More efforts are being made to help improve the quality of the Long Island Sound.
Earlier this month at the Port Jefferson Village Center, federal and state officials announced $2.57 million worth of grants will be awarded to local government and community groups to execute projects that will enhance the sound’s water quality and to restore its ecosystem.
In total, 36 grants were dispersed to various organizations across New York and Connecticut.
Locally, Port Jefferson Harbor received $122,693 in funding to install native plant rain gardens at the Maritime Explorium, which will show visitors “how rain gardens improve the water quality and biodiversity of Long Island Sound.”
For the uninitiated, a rain garden is a garden bed that collects water runoff, allowing it to be soaked into the ground. According to the Environmental Protection Agency (EPA), this process helps filter out pollutants in the water while providing nutrients to the local wildlife.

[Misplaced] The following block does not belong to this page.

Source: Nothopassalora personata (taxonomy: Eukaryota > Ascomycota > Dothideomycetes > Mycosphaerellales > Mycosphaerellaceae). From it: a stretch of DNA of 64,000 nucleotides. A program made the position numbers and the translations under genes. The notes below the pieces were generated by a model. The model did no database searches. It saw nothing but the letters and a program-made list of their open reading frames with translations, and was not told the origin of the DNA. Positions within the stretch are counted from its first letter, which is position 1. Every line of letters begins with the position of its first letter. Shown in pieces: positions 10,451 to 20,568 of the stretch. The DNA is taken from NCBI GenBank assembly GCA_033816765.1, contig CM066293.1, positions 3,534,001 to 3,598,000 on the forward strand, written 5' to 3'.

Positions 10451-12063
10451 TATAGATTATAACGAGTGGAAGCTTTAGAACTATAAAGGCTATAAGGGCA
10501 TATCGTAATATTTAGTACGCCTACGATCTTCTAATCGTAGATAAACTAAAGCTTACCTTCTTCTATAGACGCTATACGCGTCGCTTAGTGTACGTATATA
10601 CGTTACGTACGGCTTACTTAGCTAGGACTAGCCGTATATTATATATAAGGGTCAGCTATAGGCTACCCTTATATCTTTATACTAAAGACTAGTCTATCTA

This grant was helped fund by the EPA and National Fish and Wildlife Foundation (NFWF).
“I know all of us share great excitement with, and are energized by, the depth and breadth of community commitment evidenced by these projects,” said the EPA regional administrator Pete Lopez.
“They give New Yorkers the opportunity to support pollution prevention, stormwater control, wetland and habitat restoration, water monitoring and public education as effective ways to enhance long-term stewardship of Long Island Sound, while promoting its sustainable recreational and economic uses.”
To learn more about this project, click here.
Top: Scenic shot of the Port Jefferson Harbor. (Credit: Nicholas Esposito)